Josh Schaldenbrand is the Housefellow for Hamerschlag and Scobell (or HamSco), first-year communities on The Hill of Carnegie Mellon University’s campus. He is also the university’s Coordinator of Community Standards & Integrity.
Josh earned his Bachelor of Arts in history in 2005 and his Master of Arts in counseling in 2008, both from Edinboro University. “Edinboro is located about two hours north of Pittsburgh and 20 minutes south of Lake Erie,” says Josh. “If you have seen the movie, Frozen, then you would be familiar with the weather in Edinboro from October to April.”
How did you come to join CMU?
I previously worked in residence life at three other universities where much of my work was focused on residential education and staff selection and training. I joined CMU in September 2014. During my interview process, I was so impressed with everyone I met and with how invested everyone is in their work. I was also eager to gain more experience relating to community standards and wanted to return to Pittsburgh, where I was born and raised.
What are you most looking forward to most in becoming the Housefellow for the HamSco communities?
Many things, but I am most excited about being able to work with the RA staff to rebrand, renew, and create a new vision for the HamSco community. This is a really unique opportunity to see change happen while honoring the strong community traditions that already exists in HamSco. I am looking forward to being a part of the larger Hill Neighborhood and seeing how HamSco can connect with Wehbam and the Intersection.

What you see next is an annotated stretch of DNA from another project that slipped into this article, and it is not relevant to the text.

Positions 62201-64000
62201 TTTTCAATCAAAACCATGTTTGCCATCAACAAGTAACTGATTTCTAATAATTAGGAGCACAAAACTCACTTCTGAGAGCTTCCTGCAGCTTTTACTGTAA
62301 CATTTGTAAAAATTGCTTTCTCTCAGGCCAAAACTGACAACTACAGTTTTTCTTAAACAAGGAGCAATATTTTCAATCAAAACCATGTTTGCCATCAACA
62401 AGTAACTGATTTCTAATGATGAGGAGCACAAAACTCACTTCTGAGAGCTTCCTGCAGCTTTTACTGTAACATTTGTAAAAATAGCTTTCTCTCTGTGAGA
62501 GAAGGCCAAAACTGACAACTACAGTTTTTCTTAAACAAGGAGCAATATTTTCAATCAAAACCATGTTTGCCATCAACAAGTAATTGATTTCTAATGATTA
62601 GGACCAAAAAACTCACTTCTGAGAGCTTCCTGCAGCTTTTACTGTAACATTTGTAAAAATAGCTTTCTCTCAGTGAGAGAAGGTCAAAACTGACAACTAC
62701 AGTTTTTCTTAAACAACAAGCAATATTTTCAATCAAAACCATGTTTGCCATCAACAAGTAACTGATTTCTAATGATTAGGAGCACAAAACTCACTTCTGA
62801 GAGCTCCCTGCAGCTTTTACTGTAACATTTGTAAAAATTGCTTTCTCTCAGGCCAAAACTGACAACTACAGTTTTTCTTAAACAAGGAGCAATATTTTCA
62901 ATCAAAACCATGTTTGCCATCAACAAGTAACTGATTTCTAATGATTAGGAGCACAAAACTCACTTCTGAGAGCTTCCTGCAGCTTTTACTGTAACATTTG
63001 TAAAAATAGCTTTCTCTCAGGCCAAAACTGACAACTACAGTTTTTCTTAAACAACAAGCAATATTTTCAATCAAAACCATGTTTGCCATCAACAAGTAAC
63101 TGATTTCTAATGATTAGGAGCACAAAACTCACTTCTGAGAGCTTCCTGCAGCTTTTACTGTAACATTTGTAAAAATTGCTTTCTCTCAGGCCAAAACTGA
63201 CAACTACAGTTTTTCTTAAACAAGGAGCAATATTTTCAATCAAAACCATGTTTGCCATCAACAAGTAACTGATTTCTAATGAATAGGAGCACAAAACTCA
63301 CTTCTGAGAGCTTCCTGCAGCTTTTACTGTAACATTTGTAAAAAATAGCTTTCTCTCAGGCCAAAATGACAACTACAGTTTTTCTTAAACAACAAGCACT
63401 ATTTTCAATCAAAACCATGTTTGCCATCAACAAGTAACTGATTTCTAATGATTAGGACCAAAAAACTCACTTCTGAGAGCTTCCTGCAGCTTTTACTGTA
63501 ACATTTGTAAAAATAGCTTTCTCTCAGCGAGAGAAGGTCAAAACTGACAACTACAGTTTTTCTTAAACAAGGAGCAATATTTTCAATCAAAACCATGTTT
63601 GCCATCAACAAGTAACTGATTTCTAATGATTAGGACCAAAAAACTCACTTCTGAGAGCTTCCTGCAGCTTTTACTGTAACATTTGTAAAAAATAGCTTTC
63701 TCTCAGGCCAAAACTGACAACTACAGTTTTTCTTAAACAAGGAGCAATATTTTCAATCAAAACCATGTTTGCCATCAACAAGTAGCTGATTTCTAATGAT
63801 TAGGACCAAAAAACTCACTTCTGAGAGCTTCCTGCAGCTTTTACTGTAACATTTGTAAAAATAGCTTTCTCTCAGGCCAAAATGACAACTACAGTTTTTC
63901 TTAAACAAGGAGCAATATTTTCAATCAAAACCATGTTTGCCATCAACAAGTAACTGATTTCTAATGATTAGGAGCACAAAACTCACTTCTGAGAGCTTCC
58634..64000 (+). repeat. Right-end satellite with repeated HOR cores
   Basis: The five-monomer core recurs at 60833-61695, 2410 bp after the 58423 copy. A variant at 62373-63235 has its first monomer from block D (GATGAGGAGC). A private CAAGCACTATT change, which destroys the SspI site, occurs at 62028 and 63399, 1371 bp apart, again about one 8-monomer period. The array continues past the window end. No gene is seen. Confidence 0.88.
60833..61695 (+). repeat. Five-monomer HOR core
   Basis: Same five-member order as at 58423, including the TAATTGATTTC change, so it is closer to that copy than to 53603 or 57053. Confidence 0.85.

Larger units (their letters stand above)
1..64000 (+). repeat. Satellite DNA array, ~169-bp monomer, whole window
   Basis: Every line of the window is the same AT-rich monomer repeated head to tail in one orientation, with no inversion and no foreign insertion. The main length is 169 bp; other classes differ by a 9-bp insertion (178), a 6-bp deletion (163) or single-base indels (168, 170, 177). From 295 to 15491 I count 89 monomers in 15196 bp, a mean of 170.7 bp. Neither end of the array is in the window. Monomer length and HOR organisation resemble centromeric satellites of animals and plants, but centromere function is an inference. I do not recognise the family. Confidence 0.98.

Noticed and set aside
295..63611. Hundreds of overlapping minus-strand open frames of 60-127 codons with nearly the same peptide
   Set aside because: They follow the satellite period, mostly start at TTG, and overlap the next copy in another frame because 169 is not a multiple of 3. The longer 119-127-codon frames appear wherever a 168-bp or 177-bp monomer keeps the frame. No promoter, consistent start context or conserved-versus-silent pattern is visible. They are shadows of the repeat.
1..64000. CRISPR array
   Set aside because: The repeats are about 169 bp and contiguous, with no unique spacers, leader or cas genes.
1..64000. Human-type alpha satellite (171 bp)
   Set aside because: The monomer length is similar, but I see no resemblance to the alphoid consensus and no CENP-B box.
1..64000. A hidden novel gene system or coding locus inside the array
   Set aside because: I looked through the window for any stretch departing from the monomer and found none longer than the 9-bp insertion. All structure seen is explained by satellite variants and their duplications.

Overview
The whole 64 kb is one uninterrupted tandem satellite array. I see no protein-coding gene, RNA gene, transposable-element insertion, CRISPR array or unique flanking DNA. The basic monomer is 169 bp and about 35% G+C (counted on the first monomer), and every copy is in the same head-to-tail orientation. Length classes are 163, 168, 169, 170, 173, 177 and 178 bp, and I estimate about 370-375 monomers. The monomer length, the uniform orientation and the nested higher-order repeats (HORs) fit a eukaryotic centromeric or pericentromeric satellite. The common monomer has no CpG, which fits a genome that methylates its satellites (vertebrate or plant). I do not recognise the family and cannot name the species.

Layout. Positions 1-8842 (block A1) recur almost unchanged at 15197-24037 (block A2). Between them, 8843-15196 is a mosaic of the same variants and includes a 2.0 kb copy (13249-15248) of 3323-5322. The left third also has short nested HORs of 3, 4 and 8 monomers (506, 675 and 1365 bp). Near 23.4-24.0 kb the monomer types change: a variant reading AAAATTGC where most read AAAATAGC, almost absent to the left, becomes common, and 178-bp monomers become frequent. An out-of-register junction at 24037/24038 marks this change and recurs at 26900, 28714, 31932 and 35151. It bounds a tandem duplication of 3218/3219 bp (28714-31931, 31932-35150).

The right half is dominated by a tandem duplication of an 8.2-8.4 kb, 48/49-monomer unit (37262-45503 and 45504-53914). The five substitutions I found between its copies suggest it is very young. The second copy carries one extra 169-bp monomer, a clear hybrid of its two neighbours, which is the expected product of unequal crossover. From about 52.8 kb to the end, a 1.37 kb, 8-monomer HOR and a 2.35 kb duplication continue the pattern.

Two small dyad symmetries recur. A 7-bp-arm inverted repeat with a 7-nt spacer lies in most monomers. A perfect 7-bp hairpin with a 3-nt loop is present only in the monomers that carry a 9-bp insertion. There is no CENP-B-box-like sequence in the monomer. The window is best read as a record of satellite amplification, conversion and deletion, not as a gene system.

Share one of your most prized CMU memories.
Spring Carnival is always a highpoint in the year for me. Timing the buggy races with other staff members is something I love to do. It allows me to see the creativity and hard work of our students in action as they push their teams’ buggy across the finish line. More importantly, the time invested in building relationships with students has been incredibly meaningful for me. Those relationships are what I treasure the most about being a Housefellow and being a part of the Carnegie Mellon community.
What is an important life lesson you have learned from a student or students?
In this work I have learned many things from students. The most important lesson that I have had confirmed for me is the importance of being authentic. The moments when people are truly themselves are the moments when reflection and resilience can flourish. This applies to good times, bad times, and in between times. The students whom I have been fortunate enough to work with have taught me a lot about how important it is for me to maintain my authenticity and to allow others to see who I am.
Outside of work, what are your hobbies/interests? What are you passionate about?
I am a doctoral student in the Higher Education Management EdD Program at the University of Pittsburgh and that takes up quite a bit of my time. Beyond that I read, I Netflix, I cook, and I attempt in vain to train my two dogs, Jack and Sam. I’m extremely passionate about Pittsburgh sports teams, specifically the Pirates. Most importantly, I enjoy spending time with my nephews, Henry and Baker, and my niece Eloise.
All-time favorite book(s): You could ask me this question and I’d give you one answer on Monday and a different one on Tuesday. Right now I am really immersed in reading for classes, but in reading “for fun” I really enjoy memoirs, biography, and autobiographies because they are often both historical and personal. Most recently I read Eric Clapton’s autobiography.
If you could have dinner with anyone in the world, dead or alive, who would it be?
You get to eat a meal where fat, calories, sodium, and cholesterol get completely wiped off the books. What would be your food of choice for this very special (and sadly impossible) meal?
Mineo’s Pizza in Squirrel Hill.